U2F is not resistant to device theft: The stolen U2F device can be used by an attacker if U2F protocol requires only a “test of user presence” for registration and authentication operations. In this case, the verification of the U2F device holder is not provided. However, with the YubiKey, there is the option to specify a PIN for user verification.
Users are responsible for backing up their device to be able to authenticate in case the main device is lost. For example, users should be able to register at least two U2F devices with every service provider. Implementing other fallback methods securely should be properly designed and analysed.
YubiKey uses a global (i.e., shared between credentials) signature counter that gets incremented upon each authentication. If the signature counter ever decrements, the U2F device should be considered compromised, in which case the relying party should lock the user’s account.
The U2F protocol does not specify challenge expiration explicitly. Still, limiting the lifespan of the challenges to a couple of minutes is a good idea.
During registration, the U2F device sends an attestation certificate to the relying party. The certificate is loaded by the vendor when the device is manufactured. The only way to reliably verify the authenticity of the U2F device is to verify the validity of the attestation certificate (including mandatory verification of all intermediate certificates up to the root certificate). Major services don’t do this which makes MitM attacks during registration easier.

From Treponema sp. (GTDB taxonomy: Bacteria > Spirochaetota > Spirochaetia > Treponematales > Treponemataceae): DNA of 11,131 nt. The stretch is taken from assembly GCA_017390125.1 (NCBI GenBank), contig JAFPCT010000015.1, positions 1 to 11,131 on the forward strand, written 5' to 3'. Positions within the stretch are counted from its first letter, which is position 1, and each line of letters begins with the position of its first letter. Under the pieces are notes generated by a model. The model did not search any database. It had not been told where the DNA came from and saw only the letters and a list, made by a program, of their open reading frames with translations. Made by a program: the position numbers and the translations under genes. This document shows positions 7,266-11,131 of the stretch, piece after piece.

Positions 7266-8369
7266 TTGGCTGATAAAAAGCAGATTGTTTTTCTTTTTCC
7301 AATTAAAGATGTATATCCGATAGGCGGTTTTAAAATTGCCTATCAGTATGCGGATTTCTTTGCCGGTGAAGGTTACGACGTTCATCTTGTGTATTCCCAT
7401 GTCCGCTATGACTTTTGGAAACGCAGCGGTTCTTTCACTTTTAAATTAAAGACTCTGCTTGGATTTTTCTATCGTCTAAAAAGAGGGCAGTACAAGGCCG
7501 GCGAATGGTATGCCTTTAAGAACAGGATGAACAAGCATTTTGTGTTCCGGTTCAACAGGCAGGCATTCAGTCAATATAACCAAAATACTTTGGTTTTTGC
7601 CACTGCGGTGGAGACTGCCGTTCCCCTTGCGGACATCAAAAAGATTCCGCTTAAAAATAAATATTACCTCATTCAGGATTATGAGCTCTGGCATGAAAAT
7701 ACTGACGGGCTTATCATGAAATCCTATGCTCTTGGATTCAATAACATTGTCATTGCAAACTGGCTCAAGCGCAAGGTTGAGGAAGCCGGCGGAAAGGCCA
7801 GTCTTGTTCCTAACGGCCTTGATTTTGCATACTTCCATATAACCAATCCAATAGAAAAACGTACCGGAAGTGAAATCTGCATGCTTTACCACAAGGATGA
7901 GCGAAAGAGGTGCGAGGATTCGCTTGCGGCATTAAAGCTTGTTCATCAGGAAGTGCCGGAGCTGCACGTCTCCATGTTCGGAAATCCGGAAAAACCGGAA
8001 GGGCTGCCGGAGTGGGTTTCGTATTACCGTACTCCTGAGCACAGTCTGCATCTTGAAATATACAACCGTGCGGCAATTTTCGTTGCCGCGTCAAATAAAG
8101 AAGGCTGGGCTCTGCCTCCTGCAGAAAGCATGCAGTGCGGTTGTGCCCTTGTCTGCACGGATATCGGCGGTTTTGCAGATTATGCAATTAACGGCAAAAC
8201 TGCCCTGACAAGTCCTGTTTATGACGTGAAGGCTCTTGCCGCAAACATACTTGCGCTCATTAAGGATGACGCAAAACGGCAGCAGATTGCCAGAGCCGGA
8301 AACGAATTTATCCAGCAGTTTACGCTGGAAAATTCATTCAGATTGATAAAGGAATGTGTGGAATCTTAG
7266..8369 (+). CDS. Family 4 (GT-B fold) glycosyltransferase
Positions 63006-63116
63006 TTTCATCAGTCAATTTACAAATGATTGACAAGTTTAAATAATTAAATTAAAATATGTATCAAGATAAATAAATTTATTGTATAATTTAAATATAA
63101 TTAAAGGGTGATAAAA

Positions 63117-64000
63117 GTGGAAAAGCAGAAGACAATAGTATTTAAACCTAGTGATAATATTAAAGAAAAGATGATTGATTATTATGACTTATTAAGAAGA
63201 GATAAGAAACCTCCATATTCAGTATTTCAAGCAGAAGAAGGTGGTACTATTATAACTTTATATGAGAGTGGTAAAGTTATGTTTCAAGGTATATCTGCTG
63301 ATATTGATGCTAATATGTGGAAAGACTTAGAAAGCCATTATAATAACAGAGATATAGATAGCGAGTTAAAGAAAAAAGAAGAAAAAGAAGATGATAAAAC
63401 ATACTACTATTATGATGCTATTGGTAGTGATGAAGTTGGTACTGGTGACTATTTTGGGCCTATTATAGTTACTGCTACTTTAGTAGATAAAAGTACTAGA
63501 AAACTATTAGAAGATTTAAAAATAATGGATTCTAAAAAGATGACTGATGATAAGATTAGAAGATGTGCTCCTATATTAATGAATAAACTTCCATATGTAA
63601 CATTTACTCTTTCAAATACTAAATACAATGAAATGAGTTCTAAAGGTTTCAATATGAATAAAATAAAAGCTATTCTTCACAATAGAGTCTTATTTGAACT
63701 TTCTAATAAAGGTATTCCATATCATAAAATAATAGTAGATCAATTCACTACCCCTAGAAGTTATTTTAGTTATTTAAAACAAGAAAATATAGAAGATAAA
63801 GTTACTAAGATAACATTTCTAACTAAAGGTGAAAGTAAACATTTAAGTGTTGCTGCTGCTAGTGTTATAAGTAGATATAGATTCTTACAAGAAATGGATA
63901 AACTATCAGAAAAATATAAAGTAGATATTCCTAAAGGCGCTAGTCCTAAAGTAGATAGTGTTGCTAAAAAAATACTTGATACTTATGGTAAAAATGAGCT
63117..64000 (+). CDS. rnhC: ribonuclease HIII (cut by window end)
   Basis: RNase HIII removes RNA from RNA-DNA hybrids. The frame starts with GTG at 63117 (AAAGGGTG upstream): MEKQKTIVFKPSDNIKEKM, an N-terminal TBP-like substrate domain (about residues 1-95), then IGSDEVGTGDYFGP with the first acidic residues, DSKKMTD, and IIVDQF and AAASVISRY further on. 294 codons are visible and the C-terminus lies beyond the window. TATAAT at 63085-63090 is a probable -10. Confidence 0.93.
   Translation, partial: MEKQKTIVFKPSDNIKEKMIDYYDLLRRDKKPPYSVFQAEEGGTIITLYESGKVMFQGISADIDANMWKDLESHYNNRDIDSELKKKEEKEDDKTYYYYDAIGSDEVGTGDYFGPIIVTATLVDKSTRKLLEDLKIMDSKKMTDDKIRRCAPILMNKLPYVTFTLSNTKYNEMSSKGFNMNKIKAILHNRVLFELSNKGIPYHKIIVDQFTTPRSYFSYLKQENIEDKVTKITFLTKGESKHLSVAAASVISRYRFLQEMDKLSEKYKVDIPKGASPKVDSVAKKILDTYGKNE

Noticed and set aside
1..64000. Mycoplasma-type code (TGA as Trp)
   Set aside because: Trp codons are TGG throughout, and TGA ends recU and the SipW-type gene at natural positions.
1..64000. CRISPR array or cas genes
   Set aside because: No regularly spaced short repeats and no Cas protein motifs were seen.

Do not let users bypass the U2F step during the authentication process.
Security engineering is an art. Let's create together.
Using such complex protocols as FIDO U2F and hardware tokens as YubiKey requires deep understanding and a wise approach. The engineers are to be constantly focused to avoid mistakes and apply the best practices to reach the final goal. These instruments are designed for protection of user identities and decreases chances of authentication compromise.
The U2F protocol is complex and has many moving parts that are easy to get wrong. Your system does not become secure automatically simply because it uses FIDO U2F. Even you send the users the latest YubiKey tokens.
Please note that no matter how advanced the FIDO protocol family is, it requires a sharp mind and the skilful hands of those implementing it. As there are no 100% secure systems—these are just effective tools in human hands that require proper configuration, attention and smart application.
If you’re tackling intricate software and hardware challenges and could use some cybersecurity expertise, don’t hesitate to reach out.